Offwell Woodland & Wildlife Trust

Promoting the British Countryside


About us Conservation Education Wildlife Habitats Maps Search Resources Sponsors


Heathland Project Report

Introduction  List of Summary Points  Summary


bllflwr1.jpg (45452 bytes)left: Bell  Heather on the Heathland Restoration site.

A total of 90 species have been recorded on the heathland site over the three year period from 1996 - 1998 (Species list). Grasses and sedges can be extremely difficult to identify accurately to species level, particularly if no flowers are present. The initial survey in 1996 identified Agrostis grasses and many of the sedges only to genus level. Complete species numbers are therefore unavailable for 1996. In the most recent survey in 1998, seventy nine species were recorded. However, most of these species are fairly rare.

Several different measures can be used to assess species abundance, depending both on the type of community being surveyed and on the level of data collected during the survey. Percentage frequency and percentage cover are both measures of abundance.

Percentage frequency is a measure of how often a species occurs in samples. For example, if a species is found in every quadrat sampled, then it has a % frequency of 100%. If it is found in 10 out of a hundred samples, then it would have a % frequency of 10%. Percentage frequency therefore tells us how common a species is, but it does not give information on how much of the species is present once we have recorded it.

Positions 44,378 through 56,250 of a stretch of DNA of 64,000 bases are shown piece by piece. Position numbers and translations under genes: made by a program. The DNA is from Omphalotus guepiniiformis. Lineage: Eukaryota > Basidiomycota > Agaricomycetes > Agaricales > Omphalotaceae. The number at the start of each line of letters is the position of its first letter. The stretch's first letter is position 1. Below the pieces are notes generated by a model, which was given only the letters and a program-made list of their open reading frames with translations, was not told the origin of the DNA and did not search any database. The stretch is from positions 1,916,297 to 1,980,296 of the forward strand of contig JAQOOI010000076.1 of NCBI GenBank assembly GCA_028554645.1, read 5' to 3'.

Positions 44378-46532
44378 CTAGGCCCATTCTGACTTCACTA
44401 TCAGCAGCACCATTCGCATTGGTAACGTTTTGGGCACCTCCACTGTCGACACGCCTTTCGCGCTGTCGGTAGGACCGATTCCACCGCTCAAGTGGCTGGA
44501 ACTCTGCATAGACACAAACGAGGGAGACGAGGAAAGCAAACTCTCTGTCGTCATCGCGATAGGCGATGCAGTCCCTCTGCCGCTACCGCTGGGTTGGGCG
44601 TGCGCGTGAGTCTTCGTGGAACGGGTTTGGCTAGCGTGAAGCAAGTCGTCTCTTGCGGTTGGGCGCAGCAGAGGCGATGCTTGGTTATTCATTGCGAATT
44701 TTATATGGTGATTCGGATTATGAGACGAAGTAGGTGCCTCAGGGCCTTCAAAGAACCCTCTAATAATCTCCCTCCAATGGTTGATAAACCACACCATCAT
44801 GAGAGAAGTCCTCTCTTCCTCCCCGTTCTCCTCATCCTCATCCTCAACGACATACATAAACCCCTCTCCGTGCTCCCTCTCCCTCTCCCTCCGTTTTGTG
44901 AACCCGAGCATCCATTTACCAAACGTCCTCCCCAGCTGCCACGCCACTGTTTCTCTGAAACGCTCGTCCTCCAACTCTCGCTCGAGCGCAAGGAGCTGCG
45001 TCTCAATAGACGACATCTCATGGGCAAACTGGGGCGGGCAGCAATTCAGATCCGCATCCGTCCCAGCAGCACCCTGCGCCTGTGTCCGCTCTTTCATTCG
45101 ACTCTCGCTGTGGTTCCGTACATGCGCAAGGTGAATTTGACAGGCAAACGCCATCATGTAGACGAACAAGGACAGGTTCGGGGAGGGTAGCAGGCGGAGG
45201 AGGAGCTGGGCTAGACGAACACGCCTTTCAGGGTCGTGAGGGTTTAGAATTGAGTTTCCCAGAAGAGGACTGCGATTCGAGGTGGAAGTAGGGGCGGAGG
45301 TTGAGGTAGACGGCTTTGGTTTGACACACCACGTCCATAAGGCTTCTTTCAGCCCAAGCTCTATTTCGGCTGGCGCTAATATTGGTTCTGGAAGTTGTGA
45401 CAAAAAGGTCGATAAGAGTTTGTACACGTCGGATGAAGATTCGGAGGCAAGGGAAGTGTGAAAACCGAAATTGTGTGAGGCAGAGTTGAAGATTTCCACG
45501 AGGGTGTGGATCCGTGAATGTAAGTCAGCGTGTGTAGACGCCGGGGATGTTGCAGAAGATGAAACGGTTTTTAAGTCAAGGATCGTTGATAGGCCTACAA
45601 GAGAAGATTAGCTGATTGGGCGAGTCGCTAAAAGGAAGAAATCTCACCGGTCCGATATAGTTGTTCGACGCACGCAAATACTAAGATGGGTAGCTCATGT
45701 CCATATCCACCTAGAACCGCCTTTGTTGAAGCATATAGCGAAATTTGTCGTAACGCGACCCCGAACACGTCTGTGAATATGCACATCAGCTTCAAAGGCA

Percentage cover is an additional measure of abundance which tells us how much space a species occupies in a sample, once its presence has been noted. These two measures are obviously related (the more space a species occupies, the more likely it is to be found in more than one sample), but using the two together can give information on how species are distributed in a habitat. For example, if a species was found to have a low % frequency, but a relatively high mean % cover, it would indicate that the species was occurring (rarely) but in large clumps where it did occur. this would suggest that the species had a very clustered distribution. Equally, a species might have a very high % frequency, showing that it was widespread over the habitat, combined with a low mean % cover, which would tell us that while it was common, it was not very dominant in the habitat in terms of % cover.

Using these measures of abundance, we can conclude that most of the species found on the project site in 1998 were not common. Seventy one of the 79 species recorded in 1998 had a percentage frequency of less than 25% (i.e. were found in less than a quarter of all quadrats sampled). Only 8 species had a mean % cover of more than 5% over the whole site, and most had a mean % cover of substantially less than 5%.

Continue to heather distribution on the restoration site
RedArrow.gif (896 bytes)   

Heathland Restoration Project Report







 wpe22.gif (4238 bytes)

Other Lowland Heaths in East Devon